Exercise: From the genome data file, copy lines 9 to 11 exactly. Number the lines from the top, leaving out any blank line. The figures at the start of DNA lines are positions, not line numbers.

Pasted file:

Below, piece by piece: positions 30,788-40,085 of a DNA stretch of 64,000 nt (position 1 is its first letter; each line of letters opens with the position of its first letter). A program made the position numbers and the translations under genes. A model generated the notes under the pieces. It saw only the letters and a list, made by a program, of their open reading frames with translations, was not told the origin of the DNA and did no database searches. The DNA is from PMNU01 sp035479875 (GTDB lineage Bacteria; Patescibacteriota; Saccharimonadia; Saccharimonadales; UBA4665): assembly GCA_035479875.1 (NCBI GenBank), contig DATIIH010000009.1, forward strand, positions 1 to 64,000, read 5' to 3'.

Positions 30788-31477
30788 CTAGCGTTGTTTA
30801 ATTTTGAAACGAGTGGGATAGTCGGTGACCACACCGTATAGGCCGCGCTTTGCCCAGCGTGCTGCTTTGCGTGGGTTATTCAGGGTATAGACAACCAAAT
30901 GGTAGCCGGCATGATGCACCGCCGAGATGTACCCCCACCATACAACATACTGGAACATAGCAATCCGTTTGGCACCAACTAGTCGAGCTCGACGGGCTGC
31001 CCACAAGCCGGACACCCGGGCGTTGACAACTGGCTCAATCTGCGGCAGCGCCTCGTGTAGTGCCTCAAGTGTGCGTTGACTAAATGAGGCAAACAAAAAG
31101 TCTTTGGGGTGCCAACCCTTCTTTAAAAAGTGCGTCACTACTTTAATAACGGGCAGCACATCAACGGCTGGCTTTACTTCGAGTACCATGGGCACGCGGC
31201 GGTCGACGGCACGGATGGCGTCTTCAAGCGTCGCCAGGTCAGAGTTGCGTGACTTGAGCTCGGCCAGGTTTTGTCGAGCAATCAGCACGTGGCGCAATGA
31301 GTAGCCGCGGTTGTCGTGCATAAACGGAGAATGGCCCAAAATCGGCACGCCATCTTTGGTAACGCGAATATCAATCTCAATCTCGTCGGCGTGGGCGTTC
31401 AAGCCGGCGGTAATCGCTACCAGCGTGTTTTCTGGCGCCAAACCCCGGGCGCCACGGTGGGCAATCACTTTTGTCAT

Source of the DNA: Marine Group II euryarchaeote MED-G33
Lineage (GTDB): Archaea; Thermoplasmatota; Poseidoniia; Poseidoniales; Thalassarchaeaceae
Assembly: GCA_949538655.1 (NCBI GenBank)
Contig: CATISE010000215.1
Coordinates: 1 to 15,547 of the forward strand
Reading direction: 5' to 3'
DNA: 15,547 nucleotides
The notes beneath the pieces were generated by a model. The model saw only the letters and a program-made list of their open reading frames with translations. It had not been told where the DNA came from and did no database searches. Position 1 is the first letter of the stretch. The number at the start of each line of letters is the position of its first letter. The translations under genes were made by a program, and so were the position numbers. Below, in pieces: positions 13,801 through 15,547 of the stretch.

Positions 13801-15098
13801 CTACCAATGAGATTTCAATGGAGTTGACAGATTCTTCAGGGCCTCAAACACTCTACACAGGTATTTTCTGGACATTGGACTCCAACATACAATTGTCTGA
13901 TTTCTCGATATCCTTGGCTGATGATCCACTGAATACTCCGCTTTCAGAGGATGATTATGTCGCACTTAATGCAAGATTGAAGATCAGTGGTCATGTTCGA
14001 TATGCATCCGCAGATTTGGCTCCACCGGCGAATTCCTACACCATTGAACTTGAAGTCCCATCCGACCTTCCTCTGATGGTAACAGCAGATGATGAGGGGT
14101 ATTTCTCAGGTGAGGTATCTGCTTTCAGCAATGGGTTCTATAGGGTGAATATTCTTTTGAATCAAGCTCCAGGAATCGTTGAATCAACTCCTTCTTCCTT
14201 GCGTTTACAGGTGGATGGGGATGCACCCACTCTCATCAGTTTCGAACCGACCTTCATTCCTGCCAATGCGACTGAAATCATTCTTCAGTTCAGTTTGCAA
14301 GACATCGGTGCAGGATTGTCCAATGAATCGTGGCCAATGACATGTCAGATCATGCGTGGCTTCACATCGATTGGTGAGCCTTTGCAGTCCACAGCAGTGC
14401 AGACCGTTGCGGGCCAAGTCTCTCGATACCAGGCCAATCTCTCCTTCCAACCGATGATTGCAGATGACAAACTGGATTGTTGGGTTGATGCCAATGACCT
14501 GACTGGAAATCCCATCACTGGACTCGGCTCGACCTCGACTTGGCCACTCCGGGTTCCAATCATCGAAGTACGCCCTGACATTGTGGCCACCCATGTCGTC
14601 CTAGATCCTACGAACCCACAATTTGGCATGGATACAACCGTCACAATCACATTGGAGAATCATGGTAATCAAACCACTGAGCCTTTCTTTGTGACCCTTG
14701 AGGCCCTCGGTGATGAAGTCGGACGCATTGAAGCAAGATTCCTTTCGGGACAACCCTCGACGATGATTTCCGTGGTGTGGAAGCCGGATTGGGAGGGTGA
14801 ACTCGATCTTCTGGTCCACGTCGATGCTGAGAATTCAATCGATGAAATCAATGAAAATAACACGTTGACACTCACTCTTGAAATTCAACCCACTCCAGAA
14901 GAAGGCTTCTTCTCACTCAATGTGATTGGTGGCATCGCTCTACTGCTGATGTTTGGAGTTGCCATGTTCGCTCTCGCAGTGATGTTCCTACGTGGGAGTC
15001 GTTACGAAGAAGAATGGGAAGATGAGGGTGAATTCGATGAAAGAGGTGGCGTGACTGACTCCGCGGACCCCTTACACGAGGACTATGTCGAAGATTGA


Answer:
31301 GTAGCCGCGGTTGTCGTGCATAAACGGAGAATGGCCCAAAATCGGCACGCCATCTTTGGTAACGCGAATATCAATCTCAATCTCGTCGGCGTGGGCGTTC
31401 AAGCCGGCGGTAATCGCTACCAGCGTGTTTTCTGGCGCCAAACCCCGGGCGCCACGGTGGGCAATCACTTTTGTCAT

Source of the DNA: Marine Group II euryarchaeote MED-G33